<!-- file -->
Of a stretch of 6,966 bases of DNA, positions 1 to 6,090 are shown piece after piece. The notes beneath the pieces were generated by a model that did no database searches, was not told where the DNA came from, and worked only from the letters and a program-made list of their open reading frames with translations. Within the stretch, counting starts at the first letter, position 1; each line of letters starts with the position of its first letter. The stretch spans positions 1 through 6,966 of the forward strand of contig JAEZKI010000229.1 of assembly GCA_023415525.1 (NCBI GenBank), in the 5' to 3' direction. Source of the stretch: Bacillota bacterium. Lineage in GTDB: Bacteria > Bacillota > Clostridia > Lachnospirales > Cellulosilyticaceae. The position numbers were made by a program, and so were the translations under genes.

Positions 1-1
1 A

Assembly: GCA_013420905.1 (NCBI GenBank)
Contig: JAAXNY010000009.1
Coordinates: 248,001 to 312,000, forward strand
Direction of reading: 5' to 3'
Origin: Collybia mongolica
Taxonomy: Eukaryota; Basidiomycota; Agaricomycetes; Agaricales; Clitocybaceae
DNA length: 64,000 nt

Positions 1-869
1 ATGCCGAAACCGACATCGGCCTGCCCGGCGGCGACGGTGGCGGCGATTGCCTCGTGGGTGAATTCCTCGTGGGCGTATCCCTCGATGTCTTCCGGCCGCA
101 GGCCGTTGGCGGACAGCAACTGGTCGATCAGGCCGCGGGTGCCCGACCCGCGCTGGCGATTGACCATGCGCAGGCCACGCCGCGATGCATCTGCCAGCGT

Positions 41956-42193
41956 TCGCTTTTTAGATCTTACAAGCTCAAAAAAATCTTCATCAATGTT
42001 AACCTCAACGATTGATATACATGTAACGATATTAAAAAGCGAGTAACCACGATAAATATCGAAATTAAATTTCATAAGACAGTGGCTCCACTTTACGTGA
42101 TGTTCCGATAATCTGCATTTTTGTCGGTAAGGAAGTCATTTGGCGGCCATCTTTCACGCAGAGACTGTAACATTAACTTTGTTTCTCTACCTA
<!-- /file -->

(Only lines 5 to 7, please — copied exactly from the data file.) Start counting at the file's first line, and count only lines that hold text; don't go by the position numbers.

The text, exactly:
Contig: JAAXNY010000009.1
Coordinates: 248,001 to 312,000, forward strand
Direction of reading: 5' to 3'